Santa Margarita High School has seen its share of former student athletes move on to the highest level of professional football.
From undrafted wide receiver Brian Finneran, who played 12 seasons in the NFL, to No. 1 overall pick Carson Palmer, a quarterback with the Arizona Cardinals, Oakland Raiders and Cincinnati Bengals the past 13 seasons, a half dozen graduates from Santa Margarita have made their mark in the league.
Jeremy McNichols is hoping to continue that tradition.
The 2014 graduate of Santa Margarita was drafted in the fifth round by the Tampa Bay Buccaneers on April 29. McNichols is a running back who figures to battle for the starting job during his upcoming his rookie season, especially with returning starter Doug Martin suspended the first four games of the 2017 season.
“It was like the world just came off my shoulders,” McNichols said on Idaho television station KTVB shortly after he was selected 162nd overall. “It’s been one of the most stressful times in my life and my family’s life. Just having that weight off my shoulders is a huge relief. Now I can just go play football again.”
McNichols played just one season for the Eagles after transferring from Lakewood High School in late spring of 2013. He came to Santa Margarita as a wide receiver, but the Eagles desperately needed a ball carrier to replace graduated running back Ryan Wolpin, who led the team in rushing the previous two seasons.
Harry Welch, the then-coach of the Eagles, made the career-altering decision to switch McNichols to running back. He caught on quickly, rushing for a team-leading 798 yards and eight touchdowns while also finishing third on the team with 17 receptions.
Boise State was the only school from a major conference to offer McNichols a scholarship. He accepted and headed to Idaho shortly after graduating.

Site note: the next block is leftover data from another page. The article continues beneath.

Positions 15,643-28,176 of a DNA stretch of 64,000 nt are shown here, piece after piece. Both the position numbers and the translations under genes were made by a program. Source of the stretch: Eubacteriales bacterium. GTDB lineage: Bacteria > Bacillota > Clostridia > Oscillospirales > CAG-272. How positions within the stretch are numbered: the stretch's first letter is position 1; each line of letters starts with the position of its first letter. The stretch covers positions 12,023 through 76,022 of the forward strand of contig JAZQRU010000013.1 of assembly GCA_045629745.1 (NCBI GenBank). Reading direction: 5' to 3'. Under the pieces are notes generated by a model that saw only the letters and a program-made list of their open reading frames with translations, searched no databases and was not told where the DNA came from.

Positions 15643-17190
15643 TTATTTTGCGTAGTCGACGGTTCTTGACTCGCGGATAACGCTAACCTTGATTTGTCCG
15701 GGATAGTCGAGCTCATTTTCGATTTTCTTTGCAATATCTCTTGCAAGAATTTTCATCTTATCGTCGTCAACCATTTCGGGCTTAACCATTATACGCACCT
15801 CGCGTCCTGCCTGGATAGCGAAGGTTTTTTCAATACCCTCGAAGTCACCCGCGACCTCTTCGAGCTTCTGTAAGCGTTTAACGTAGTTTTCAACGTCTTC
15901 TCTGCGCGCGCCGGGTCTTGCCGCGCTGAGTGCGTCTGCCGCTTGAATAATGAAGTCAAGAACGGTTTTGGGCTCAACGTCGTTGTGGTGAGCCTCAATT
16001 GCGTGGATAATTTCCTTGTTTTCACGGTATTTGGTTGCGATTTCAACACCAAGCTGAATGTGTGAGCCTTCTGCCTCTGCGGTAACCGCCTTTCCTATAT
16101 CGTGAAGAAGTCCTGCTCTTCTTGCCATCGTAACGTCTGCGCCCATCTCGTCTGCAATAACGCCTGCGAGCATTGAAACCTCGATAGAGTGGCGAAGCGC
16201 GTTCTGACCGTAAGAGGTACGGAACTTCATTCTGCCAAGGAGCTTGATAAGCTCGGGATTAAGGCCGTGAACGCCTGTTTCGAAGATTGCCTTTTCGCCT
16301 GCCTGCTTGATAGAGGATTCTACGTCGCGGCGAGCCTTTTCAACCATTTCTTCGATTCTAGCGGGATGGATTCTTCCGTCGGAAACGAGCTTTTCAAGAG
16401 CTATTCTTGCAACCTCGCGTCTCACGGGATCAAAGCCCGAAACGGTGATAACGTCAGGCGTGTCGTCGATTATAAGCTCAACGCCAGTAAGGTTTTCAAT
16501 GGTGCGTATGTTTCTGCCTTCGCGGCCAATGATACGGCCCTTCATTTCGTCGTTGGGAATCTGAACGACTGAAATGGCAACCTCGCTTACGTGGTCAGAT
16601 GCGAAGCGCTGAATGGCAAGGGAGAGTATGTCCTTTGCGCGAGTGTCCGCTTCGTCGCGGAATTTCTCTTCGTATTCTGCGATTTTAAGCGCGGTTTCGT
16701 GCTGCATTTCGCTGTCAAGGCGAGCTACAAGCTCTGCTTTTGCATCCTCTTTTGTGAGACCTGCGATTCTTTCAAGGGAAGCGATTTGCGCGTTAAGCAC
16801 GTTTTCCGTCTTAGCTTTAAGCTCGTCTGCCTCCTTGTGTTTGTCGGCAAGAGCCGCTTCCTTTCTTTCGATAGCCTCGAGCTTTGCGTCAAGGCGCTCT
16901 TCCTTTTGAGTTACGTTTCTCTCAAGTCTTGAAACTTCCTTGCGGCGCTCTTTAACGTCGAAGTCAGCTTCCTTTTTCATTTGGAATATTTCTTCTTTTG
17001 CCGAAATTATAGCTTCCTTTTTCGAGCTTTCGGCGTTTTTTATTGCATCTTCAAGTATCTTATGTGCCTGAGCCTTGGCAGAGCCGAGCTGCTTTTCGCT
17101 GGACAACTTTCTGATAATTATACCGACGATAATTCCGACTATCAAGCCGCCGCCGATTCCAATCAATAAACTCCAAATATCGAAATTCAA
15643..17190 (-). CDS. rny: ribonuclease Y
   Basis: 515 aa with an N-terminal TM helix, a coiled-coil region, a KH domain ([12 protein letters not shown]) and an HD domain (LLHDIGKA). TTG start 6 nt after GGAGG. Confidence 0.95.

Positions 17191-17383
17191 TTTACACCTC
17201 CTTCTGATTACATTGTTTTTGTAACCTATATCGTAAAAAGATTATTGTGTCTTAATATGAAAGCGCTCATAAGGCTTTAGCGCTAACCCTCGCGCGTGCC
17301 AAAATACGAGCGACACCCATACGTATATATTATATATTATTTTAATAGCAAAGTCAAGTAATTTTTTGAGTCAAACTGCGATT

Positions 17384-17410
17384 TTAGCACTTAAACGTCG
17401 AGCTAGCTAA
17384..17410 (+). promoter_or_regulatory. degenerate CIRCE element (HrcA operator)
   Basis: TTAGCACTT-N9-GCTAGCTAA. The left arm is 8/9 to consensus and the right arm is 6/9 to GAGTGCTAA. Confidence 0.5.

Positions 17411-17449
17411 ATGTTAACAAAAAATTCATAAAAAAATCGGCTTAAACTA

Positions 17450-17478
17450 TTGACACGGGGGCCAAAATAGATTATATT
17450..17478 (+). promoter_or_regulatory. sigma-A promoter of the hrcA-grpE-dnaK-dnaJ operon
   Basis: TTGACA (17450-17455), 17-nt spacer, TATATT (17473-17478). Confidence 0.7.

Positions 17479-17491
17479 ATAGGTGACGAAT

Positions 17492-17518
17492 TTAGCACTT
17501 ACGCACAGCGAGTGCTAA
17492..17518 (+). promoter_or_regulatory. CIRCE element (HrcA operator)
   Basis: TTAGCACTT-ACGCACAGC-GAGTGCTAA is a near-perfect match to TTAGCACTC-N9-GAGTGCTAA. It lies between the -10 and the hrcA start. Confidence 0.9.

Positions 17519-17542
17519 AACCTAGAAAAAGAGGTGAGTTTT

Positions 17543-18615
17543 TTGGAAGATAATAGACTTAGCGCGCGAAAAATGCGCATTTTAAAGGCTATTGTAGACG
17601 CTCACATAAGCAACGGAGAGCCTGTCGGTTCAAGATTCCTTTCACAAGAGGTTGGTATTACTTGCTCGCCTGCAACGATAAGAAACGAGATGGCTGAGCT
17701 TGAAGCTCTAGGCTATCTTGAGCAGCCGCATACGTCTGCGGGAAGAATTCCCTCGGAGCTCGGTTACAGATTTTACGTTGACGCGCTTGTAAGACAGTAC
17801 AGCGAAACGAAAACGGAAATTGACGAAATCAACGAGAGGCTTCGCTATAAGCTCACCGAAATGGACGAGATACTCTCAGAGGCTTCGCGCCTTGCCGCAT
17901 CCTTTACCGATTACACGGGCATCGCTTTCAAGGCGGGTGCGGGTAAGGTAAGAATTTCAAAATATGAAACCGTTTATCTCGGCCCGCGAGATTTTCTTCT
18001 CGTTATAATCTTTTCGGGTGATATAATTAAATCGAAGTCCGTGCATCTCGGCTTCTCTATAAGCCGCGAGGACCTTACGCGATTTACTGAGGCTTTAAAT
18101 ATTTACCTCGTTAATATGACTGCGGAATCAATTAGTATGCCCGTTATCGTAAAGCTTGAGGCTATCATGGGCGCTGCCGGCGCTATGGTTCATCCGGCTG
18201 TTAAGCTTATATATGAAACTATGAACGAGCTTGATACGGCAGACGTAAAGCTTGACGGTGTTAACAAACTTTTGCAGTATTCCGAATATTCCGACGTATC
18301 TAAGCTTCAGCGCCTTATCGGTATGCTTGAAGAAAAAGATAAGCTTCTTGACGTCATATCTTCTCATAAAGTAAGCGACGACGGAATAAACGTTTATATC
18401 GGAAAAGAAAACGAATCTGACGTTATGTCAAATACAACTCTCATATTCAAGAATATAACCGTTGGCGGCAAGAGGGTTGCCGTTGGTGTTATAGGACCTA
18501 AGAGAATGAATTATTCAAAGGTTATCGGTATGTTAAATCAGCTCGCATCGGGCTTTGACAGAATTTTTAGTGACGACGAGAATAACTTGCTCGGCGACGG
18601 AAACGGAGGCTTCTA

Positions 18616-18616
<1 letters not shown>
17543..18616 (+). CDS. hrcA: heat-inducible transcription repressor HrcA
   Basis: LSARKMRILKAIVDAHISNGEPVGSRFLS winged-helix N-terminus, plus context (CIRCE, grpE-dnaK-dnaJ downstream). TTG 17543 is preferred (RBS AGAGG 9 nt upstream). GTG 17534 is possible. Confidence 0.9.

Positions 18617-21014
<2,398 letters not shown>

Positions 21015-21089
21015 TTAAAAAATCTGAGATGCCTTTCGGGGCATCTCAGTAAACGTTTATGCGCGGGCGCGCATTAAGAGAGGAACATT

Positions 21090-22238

The Broncos originally planned to redshirt McNichols his first season on campus, but his potential was too bright to put on hold.
“He was on the scout team and made a jump cut that made three guys fall down,” Boise State coach Bryan Harsin said at the time. “We were like, we should probably play him.”
Interestingly, McNichols was joined at Boise State his first season by Wolpin, who transferred from Northern Colorado and served as McNichols’ backup the past two seasons. Wolpin figures to be in the hunt for a starting role during his senior year this fall.
McNichols rushed for 1,337 yards his sophomore season and scored 26 touchdowns, which tied for second in the nation. He was even better as a junior last fall, rushing for 1,709 yards and scoring 27 touchdowns, which ranked No. 2 in the country.
McNichols announced his intention to make himself available for the NFL Draft two days before the Broncos played in the Cactus Bowl on Dec. 28. Draft forecasters predicted McNichols would be selected anywhere from the third to the fifth round.
“It’s always tough to wait. You want to go as soon as possible,” McNichols said. “But I have a good support system around me. They were like, ‘just be patient, your time is going to come. God has a plan for you, and you’re going to end up at the right spot.’ I think this is the best spot for me out of all 32 teams.”